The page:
On a full moon night, if you look across the waters of this lake in northwest Idaho, you may see something haunting. A lost love and spirits trapped in the water of Spirit Lake give its name more than just a way to identify the lake, it’s named after a terrible tragedy and the lost souls of two lovers. You might see them on the lake, drifting in a phantom canoe, together in the afterlife. The lake is beautiful and a source of recreation for those nearby, but it wasn’t always named Spirit Lake.
Originally, the lake was called “Clear Lake,” named for its pristine and calm waters. Only 16 miles from Coeur d’alene, the lake is infamous for a gentle fog that sometimes covers the waters, and for the sound of ice cracking on the lake in the winter that sound eerily like screams from the water. A town nearby on the arm of the lake takes the same name, Spirit Lake, and has become a resort town for those looking to connect with nature in a picturesque location.
Spirit Lake was originally settled in 1907, growing and adding buildings until 1910, when the town was open for investors. Travelers from Spokane arrived on the train and found themselves in a place they felt was special, settling down on the shores of Spirit Lake and investing in the growing frontier town. A bridge was built over a channel from the lake to ease travel, but later the bridge would be replaced with rock and dirt fill.
The lake is an ecological wonder, being one of the few alpine lakes with a completely sealed bottom, meaning no water escapes the lake. It’s one of only two lakes identified with this unique trait, but some say it adds to spirits being unable to escape the afterlife in the deep waters. Nearly a 100 feet in depth at its deepest point, the lake is said to hold the spirits of a pair of lovers from legend.
Decades before the first white settlers would ride the train to the town on the shores; before the town was even thought of, a legend was told by local indigenous populations about two lovers who met their tragic end in the waters of the lake. The nearby Kootenai Tribe tells the story of a beautiful maiden, the daughter of the chief, who fell in love with a Brave from her tribe. The maiden was named Hya-Pam, or in English, Fearless Running Water. Her lover was known as Shining Eagle, or Hasht-Eel-Ame-Hoom.
The lovers attempted to get permission to marry from Hya-Pam’s father, but were denied as the young maiden was already betrothed to a chief from another tribe, hoping to make a peace pact with the sometimes hostile neighbors. To avoid war, as the chieftain was threatening if the marriage pact was not honored, her father denied her the freedom to marry the man she loved. Tragically, Hya-Pam and Hasht-Eel-Ame-Hoom were distraught and took their grief in not being allowed to marry to the cliffs of what was then known as Clear Lake. They proclaimed their undying love for one another, took each other’s hands, and leapt off the cliff into the waters below, drowning together in more than just their own heartbreaks, but the calm waters of the lake as well.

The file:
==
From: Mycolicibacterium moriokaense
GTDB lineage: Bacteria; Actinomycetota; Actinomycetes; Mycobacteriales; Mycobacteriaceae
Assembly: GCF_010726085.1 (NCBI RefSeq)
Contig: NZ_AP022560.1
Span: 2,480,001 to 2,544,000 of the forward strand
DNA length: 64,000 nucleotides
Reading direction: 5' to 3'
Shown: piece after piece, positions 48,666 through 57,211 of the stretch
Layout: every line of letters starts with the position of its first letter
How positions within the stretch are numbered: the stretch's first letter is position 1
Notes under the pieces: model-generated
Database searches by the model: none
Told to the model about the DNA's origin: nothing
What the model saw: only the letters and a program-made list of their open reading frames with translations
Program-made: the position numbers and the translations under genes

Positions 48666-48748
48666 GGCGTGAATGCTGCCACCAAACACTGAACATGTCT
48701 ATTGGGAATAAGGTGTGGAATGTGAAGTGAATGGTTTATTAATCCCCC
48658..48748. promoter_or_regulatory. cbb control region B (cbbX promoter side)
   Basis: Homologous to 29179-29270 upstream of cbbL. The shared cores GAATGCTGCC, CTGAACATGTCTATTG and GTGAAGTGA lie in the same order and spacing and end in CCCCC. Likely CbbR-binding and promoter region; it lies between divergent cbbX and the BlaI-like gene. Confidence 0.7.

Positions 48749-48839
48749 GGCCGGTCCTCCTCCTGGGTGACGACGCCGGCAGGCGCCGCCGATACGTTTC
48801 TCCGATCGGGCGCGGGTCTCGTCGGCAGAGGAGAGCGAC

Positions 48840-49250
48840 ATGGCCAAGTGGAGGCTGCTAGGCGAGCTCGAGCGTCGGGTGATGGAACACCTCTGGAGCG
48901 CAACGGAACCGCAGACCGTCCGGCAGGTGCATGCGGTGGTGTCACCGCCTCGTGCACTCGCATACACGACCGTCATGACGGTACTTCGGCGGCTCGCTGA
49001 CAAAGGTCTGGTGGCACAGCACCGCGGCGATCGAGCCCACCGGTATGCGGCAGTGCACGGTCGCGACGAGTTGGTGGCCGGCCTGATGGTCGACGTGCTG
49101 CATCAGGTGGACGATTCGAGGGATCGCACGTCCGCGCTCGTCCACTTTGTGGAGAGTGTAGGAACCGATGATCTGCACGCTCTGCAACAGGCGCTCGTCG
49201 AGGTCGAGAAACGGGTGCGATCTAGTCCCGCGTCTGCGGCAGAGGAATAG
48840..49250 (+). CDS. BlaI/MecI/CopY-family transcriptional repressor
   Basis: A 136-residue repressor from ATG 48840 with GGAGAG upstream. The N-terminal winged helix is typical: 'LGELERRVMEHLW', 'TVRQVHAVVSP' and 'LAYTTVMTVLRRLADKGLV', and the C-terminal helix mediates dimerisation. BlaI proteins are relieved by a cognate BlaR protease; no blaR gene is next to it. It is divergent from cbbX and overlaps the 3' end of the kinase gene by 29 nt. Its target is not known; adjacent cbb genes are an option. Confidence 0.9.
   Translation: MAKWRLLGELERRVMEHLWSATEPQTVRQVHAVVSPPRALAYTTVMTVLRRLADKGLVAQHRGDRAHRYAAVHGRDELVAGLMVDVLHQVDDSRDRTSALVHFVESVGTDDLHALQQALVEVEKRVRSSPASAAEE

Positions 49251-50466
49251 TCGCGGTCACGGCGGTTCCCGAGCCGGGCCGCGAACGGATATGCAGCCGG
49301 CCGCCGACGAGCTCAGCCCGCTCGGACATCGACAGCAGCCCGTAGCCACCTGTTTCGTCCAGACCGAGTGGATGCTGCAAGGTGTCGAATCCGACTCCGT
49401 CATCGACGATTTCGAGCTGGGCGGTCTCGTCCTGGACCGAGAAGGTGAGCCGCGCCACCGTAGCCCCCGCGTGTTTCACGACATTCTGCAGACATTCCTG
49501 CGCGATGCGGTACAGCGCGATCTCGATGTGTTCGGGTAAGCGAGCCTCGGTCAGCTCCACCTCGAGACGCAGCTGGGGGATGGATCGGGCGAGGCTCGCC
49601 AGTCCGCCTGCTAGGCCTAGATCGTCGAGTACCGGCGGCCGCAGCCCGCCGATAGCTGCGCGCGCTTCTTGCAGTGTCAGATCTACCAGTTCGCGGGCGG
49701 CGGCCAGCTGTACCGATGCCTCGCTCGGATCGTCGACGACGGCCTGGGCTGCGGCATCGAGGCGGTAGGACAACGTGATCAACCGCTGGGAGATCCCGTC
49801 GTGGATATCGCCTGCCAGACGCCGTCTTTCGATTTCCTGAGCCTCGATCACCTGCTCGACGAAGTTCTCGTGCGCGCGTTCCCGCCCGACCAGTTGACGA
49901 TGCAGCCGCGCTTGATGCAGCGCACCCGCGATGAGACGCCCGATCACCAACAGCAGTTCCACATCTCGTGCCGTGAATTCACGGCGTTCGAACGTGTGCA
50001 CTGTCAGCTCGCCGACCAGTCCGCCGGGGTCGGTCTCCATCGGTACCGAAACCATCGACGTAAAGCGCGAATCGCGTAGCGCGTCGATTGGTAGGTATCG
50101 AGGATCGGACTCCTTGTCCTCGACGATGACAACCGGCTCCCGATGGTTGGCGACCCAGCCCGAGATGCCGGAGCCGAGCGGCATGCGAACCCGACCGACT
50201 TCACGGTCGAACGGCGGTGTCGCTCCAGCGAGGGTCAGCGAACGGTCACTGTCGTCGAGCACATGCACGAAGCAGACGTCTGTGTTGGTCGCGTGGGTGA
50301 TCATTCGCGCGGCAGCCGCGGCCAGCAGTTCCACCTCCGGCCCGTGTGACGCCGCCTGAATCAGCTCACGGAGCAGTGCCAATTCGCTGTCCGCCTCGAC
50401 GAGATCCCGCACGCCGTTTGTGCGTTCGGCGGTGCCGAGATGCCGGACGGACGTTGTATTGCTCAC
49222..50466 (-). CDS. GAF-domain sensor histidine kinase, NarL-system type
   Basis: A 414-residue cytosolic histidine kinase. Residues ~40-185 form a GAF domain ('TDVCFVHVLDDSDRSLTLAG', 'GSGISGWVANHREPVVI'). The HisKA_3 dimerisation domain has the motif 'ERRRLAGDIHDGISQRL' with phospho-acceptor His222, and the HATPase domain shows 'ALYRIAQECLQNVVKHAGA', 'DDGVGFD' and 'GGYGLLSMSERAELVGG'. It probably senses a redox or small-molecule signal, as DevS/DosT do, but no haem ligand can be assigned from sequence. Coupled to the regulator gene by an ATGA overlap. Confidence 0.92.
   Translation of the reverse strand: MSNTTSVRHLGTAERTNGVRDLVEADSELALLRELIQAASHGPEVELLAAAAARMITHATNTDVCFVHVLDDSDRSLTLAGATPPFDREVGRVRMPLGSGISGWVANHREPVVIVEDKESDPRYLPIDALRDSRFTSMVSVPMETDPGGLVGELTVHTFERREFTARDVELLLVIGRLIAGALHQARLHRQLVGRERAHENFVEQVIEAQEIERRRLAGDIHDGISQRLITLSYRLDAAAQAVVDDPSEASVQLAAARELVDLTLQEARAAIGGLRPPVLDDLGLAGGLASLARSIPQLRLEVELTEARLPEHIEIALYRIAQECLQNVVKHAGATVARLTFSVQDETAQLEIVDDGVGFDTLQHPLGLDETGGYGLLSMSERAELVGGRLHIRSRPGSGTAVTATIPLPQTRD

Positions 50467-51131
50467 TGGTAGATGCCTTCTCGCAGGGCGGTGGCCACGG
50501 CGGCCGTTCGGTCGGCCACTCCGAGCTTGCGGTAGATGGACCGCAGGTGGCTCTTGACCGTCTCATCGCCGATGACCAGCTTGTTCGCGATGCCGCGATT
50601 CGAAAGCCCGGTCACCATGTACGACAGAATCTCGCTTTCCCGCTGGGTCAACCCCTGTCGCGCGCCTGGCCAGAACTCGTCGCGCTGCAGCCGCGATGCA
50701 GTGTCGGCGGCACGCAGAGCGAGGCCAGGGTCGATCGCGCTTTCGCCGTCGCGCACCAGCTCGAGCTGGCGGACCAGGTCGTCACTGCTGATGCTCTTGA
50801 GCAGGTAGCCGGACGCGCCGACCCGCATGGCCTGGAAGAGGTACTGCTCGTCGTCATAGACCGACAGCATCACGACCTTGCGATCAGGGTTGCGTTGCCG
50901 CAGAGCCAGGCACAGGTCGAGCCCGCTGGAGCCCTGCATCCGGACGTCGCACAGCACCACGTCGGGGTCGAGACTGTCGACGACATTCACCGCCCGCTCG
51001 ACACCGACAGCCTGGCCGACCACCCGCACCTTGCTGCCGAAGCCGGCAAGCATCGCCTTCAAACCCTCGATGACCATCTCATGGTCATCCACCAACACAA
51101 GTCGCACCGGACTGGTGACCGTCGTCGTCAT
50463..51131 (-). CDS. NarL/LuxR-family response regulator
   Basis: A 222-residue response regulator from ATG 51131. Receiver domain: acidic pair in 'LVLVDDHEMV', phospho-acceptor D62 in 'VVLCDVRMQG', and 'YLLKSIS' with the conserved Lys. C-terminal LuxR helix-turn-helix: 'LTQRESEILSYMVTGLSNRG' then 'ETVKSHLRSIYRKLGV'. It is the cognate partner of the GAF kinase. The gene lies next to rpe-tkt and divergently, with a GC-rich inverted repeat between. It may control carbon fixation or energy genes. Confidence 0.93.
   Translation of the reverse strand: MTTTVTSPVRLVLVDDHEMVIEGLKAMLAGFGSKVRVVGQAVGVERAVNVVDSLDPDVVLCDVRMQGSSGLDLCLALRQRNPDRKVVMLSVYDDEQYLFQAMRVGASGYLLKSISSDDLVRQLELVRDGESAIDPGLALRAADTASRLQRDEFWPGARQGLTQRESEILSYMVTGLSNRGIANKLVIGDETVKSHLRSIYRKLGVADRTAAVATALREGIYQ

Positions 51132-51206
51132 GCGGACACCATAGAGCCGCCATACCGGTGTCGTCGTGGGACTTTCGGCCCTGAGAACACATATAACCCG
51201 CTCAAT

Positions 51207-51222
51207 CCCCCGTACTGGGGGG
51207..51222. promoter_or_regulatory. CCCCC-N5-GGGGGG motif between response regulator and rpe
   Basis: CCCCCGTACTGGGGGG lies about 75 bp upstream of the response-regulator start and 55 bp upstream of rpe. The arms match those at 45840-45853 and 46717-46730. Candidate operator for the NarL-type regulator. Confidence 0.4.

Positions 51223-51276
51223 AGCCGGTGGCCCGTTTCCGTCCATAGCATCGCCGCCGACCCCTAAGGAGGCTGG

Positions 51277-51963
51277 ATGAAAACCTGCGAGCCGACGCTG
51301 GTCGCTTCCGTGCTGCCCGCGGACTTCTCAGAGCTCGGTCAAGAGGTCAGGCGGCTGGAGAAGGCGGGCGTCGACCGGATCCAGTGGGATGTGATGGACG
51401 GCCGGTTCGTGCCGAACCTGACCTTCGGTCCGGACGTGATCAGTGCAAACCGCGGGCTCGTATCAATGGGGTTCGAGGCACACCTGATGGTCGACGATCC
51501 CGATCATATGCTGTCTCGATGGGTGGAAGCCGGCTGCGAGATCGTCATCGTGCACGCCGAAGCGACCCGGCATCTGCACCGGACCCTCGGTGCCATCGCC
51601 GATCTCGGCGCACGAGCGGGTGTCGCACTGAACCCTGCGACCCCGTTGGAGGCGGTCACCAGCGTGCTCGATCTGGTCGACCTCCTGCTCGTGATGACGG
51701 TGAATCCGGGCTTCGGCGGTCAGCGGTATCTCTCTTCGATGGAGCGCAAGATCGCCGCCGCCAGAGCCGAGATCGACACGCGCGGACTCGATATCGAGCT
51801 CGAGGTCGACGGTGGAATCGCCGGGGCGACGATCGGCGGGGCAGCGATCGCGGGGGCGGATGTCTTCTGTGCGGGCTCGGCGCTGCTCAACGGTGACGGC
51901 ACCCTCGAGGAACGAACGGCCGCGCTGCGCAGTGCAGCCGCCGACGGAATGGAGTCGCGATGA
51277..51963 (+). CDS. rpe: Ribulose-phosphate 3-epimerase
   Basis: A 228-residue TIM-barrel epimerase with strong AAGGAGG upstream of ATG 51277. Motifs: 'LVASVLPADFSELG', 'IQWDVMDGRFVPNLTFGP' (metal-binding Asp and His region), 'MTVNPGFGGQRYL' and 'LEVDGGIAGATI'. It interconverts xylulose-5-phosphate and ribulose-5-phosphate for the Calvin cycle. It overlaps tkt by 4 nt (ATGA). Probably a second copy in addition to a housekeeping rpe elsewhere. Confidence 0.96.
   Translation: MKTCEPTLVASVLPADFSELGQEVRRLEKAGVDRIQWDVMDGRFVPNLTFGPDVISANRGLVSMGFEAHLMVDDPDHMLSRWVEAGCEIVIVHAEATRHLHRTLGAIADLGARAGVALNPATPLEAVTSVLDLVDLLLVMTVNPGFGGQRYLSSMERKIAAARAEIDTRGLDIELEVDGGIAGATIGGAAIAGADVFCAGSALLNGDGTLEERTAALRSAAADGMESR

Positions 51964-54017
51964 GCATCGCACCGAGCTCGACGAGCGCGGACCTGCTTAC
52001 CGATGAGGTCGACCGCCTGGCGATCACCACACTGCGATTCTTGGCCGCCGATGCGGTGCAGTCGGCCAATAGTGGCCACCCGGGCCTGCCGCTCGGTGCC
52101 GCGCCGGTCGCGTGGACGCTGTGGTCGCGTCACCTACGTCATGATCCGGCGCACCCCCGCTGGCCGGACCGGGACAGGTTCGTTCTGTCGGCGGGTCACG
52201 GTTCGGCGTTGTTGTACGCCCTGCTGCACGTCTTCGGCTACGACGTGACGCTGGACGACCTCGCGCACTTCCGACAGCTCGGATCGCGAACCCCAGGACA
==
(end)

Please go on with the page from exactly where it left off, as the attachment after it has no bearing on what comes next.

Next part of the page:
After this tragic legend, it’s said the local indigenous population renamed Clear Lake to “Tesemini” or “Lake of the Spirits.” The lovers were never found and are believed to be trapped in Spirit Lake to this day. Dozens of sightings of the lovers have been reported in the centuries since the heartbreaking end of their lives and their desire to be together forever. The couple are sometimes seen on foggy nights drifting through the clear water in a canoe. Sometimes, the act of their jumping off the cliff is seen to repeat, with some onlookers calling what they witnessed to the proper authorities. No bodies are ever found, but the cliff was renamed to “Suicide Cliff.”
Heartbreaking and haunting, the story of Hya-Pam and Hasht-Eel-Ame-Hoom still haunts the shores and memories of the lake, its name being more apt than ever. Some say the sealed bottom of the lake keeps spirits trapped in the waters, but at least the lovers are together in their afterlife, as they wished to be in life and were denied. Sometimes, on a clear night, the low, haunting sounds of crying and moaning can be heard across the waters, keeping the name of Spirit lake to be descriptive as well as tragic.
Spirit Lake is still a popular tourist attraction, the lake’s beauty outweighing its haunting past. The town nearby is a destination for recreation and enjoyment of the cool waters, but many still tell the tale of the two lovers denied their happiness in marriage, and their decision to defy the will of their family.
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Born in Death Valley and raised on the prairie, Deborah is a Wyoming-based paranormal researcher and a senior at the University of Wyoming, studying Communication. Her interests lie in folklore, history, rhetorical analysis and research. With an obvious love for ghost stories, frequently those interests combine with her work on Ghostlandia.